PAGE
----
Diluvicursor pickeringi sp. nov.
2009 Ornithopoda; Rich et al., p. 677.
2014 Ornithopoda; Herne, pp. 246–274.
Derivation of name: To acknowledge the significant contribution of David A. Pickering to Australian palaeontology and in memory of his passing during the production of this work.
Distribution: Lower Cretaceous Australia.
Locality: Eric the Red West, ETRW Sandstone, lower Albian, Eumeralla Formation, Otway Group, southern Victoria.
Diluvicursor pickeringi nov. gen. et sp. is a new small-bodied ornithopod from the lower Albian of the Eumeralla Formation in the Otway Basin. The taxon is known from an almost complete tail and lower partial right limb of the holotype (NMV P221080), as well as an isolated posterior caudal vertebra (NMV P229456), discovered at the fossil locality of Eric the Red West (ETRW). The deposit, termed the ETRW Sandstone, is interpreted to have been a broad (∼600 m), deep (∼25 m), high-energy meandering river. Sediments and fossils from the ETRW Sandstone indicate that D. pickeringi inhabited a faunally rich, substantially forested riverine floodplain within the Australian–Antarctic rift complex. A further isolated caudal vertebra from the deposit (NMV P228342), interpreted as that of an indeterminate ornithischian, suggests the locality may have hosted at least two small-bodied ornithischians. D. pickeringi grew to at least 2.3 m in length and is characterised by 10 potential autapomorphies, among which, the combination of dorsoventrally low neural arches and transversely broad caudal ribs on the anterior-most caudal vertebrae present a visually defining combination of features.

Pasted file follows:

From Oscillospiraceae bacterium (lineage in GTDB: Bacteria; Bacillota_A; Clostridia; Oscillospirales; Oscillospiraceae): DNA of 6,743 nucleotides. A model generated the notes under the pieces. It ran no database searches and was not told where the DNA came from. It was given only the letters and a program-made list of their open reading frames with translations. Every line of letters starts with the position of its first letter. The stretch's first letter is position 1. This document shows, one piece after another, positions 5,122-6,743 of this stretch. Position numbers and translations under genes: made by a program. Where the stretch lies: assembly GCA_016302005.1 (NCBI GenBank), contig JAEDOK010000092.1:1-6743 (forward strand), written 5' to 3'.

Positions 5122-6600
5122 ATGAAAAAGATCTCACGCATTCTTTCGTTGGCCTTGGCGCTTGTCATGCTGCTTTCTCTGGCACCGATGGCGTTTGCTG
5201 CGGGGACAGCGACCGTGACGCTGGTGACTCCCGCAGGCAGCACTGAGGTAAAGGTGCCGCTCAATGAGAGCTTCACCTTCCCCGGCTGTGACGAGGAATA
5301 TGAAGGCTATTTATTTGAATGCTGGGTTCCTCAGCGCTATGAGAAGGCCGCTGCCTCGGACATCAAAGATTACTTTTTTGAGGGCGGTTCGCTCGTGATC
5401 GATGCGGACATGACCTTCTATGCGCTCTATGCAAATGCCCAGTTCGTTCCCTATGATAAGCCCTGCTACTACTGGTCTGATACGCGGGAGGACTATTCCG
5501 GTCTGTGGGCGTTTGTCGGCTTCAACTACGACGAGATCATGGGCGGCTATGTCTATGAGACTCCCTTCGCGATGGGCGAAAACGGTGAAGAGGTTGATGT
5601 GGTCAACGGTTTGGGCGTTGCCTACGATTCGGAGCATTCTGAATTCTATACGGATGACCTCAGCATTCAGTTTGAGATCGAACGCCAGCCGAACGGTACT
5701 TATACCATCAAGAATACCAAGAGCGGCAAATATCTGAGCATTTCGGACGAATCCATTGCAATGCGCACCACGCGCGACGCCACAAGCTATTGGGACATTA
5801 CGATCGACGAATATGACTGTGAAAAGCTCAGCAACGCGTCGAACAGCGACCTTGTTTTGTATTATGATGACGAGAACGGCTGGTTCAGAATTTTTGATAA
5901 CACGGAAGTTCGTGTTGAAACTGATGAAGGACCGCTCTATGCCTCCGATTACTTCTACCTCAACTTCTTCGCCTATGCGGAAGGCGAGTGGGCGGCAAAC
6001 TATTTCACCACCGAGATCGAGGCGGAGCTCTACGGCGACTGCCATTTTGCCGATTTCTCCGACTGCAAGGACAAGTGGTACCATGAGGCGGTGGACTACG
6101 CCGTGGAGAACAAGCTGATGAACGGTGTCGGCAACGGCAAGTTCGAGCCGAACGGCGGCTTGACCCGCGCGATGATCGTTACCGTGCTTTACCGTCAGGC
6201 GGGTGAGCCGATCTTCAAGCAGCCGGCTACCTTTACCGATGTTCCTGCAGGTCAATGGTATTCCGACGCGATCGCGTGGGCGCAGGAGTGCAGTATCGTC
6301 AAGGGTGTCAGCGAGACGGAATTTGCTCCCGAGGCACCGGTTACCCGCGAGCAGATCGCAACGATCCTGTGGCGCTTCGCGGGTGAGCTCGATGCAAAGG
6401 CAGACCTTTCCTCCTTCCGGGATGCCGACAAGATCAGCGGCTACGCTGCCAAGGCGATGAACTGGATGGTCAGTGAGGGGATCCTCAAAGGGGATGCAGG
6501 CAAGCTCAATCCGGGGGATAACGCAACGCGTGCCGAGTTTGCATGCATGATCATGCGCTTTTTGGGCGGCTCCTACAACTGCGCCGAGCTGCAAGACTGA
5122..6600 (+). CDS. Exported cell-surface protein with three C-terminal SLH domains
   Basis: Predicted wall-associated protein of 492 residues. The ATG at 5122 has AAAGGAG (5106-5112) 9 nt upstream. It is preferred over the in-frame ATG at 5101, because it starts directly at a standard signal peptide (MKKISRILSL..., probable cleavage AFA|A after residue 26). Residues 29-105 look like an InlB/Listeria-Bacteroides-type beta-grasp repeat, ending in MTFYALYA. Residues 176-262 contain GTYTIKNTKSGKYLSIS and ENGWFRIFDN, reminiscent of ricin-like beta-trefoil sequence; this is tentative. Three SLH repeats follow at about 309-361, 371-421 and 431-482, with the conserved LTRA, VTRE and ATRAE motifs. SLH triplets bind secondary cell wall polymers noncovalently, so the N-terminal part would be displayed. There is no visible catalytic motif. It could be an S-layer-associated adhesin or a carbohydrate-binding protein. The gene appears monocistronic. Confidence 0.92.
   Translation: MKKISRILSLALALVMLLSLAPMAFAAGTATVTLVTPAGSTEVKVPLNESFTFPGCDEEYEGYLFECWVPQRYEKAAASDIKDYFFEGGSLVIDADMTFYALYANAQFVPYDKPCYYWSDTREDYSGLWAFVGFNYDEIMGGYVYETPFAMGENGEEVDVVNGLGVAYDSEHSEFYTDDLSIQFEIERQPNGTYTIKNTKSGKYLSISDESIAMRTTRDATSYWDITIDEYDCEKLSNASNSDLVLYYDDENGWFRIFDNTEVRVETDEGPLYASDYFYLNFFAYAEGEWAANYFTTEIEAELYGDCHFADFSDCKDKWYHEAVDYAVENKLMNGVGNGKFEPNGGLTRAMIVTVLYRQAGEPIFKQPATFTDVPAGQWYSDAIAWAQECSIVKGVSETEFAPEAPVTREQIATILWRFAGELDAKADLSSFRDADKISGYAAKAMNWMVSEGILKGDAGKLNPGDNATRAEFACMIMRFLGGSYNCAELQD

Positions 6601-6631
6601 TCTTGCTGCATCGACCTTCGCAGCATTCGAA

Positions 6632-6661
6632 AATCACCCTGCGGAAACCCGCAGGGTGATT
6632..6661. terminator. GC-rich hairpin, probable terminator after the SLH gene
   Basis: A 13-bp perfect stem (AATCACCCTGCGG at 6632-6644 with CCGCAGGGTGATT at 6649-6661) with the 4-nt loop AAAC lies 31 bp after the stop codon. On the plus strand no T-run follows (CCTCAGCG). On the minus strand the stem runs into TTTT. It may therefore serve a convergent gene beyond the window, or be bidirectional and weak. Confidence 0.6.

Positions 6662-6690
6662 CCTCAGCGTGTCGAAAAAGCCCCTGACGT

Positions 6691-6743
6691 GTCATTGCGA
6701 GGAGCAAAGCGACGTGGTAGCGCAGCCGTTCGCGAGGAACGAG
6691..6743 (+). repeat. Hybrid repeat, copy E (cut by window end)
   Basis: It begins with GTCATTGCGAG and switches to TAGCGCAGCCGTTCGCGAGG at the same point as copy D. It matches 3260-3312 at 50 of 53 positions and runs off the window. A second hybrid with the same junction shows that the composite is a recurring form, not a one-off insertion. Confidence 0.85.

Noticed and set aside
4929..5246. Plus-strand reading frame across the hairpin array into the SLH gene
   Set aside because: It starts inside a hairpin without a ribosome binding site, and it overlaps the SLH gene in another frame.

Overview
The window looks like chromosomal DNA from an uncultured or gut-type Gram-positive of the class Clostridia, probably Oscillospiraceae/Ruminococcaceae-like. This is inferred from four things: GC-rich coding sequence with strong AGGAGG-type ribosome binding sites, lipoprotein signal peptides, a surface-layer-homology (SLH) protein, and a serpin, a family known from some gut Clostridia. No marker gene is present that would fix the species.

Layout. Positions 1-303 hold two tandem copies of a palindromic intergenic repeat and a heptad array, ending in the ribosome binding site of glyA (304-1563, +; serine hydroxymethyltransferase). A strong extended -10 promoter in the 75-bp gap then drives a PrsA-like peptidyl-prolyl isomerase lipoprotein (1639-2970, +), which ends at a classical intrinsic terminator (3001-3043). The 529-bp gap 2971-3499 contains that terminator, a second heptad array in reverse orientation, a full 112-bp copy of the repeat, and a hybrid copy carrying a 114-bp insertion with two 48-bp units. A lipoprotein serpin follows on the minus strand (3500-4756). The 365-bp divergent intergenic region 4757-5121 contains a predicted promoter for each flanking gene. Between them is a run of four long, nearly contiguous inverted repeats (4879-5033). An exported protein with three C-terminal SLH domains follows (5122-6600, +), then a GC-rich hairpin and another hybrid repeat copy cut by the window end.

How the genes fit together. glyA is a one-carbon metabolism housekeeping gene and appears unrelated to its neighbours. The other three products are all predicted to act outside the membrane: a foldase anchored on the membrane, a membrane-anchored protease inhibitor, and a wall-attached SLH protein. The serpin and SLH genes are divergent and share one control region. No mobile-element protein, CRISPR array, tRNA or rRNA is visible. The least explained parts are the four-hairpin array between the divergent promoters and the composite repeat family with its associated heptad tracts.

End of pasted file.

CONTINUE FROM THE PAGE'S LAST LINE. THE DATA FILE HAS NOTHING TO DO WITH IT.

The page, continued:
Features of the caudal vertebrae and pes suggest that D. pickeringi and the two stratigraphically younger, indeterminate ornithopods from Dinosaur Cove, NMV P185992/P185993 and NMV P186047, are closely related. However, D. pickeringi differs from NMV P185992/P185993 by having a far shorter tail (50 vertebrae compared to >71) and from NMV P186047 by having a comparatively shorter, more robust, pes. The phylogenetic position of D. pickeringi investigated through searches within three recently published datasets was unresolved beyond placement within a polytomous clade of non-iguanodontian ornithopods. Various features of the caudal vertebrae and pes suggest that the Eumeralla Formation ornithopods Diluvicursor, NMV P185992/P185993 and NMV P186047 may be more closely related to the Argentinean ornithopods Anabisetia and Gasparinisaura, the Antarctic ornithopod Morrosaurus and possibly Afro-Laurasian dryosaurids, than all other ornithopods. A common progenitor of these taxa is suggested. However, these suggested affinities are to be tested more rigorously within a revised cladistic dataset of Gondwanan ornithopods.
The discovery of D. pickeringi in the ETRW Sandstone indicates that future prospecting efforts in the Eumeralla Formation at locations where coarse, gritty sediments crop-out at the base of deep palaeoriver channels, could lead to significant new discoveries (see also Rich et al., 2009b). The articulated postcrania of similarly sized, but anatomically differing small-bodied ornithopods from the Eumeralla Formation provide unique fossil material for future comparative investigations on dinosaur biomechanics, and how differing locomotor abilities could relate to differing palaeoecosystems.
Matthew C. Herne, Alan M. Tait, Vera Weisbecker, Michael Hall, Jay P. Nair, Michael Cleeland and Steven W. Salisbury. 2018. A New Small-bodied Ornithopod (Dinosauria, Ornithischia) from A Deep, High-energy Early Cretaceous River of the Australian–Antarctic Rift System. PeerJ. 5:e4113. DOI: 10.7717/peerj.4113